I found this term once, but now for the life of me can't find it. It is not "Spear side" but another word that is also a term used in heraldry.
Any help would be appreciated as it is driving me quite nuts trying to remember it. (It is getting as bad as the time the Barney theme got stuck in my head at the beginning of an all day meeting.)
Dear Rouspeteur: I looked for "antonym distaff" and got this feeble jest:
What is the opposite of "distaff side"?
"Spear side", but I prefer Truly Donovan's suggestion, "datstaff side". :-)
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is from the verb to weave. (Saxon wefan, Danish vœve, German weben, whence weib, a woman,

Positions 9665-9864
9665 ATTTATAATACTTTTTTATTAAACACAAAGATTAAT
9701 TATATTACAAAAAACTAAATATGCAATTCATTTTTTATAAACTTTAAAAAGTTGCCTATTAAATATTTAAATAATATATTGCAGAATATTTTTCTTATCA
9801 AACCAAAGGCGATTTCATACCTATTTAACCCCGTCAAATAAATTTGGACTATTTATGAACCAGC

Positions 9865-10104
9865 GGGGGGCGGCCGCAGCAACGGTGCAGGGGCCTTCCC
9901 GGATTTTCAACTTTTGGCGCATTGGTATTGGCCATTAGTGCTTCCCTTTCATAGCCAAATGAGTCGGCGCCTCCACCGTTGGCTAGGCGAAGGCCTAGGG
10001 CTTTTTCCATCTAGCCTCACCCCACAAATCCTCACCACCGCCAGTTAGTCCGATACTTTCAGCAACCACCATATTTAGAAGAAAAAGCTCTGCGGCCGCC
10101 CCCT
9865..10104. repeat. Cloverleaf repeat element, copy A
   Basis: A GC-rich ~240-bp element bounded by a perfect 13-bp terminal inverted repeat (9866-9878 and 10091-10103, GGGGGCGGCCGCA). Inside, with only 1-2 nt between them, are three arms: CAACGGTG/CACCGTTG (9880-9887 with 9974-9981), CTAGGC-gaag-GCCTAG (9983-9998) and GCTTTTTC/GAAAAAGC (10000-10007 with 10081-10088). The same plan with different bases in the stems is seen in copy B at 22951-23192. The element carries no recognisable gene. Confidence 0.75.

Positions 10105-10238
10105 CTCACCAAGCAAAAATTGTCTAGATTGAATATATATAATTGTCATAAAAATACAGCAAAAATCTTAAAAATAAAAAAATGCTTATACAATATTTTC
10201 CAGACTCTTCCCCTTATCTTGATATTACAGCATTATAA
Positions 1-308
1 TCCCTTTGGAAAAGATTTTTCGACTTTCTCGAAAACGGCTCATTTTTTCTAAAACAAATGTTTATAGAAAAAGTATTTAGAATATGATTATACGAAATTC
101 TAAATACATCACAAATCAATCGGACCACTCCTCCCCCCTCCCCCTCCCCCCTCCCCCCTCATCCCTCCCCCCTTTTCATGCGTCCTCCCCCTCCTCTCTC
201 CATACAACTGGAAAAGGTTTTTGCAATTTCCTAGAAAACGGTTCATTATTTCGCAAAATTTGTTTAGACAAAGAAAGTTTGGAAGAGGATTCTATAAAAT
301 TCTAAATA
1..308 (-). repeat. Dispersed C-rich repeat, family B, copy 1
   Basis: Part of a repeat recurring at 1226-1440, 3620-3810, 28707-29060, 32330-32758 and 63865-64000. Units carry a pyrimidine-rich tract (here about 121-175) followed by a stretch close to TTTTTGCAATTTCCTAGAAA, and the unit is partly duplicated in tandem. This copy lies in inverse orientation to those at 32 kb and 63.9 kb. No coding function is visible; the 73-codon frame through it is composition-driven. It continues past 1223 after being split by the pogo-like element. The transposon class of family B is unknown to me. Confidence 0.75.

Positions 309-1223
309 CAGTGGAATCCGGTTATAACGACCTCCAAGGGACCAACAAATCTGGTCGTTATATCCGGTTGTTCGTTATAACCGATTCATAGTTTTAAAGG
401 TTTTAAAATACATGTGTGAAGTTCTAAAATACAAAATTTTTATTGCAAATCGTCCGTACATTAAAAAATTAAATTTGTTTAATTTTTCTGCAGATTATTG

one who works at the distaff.) Woman is called the distaff. Hence Dryden calls Anne “a distaff on
the throne.” While a girl was spinning her wedding clothes she was simply a spinster; but when this
task was done, and she was married, she became a wife, or one who had already woven her
Alfred, in his will, speaks of his male and female descendants as those of the spear-side and
those of the spindle-side, a distinction still observed by the Germans; and hence the effigies on
graves of spears and spindles.
The antonym of distaff is agnate. Had it in a crossword puzzle.
It is also in Websters 20th century dictionary, unabridged edition
actually, agnate is the more direct 'opposite' of enate. YCLIU.
Yeah. It's kinda like saying that sungates is the opposite of counterclockwise.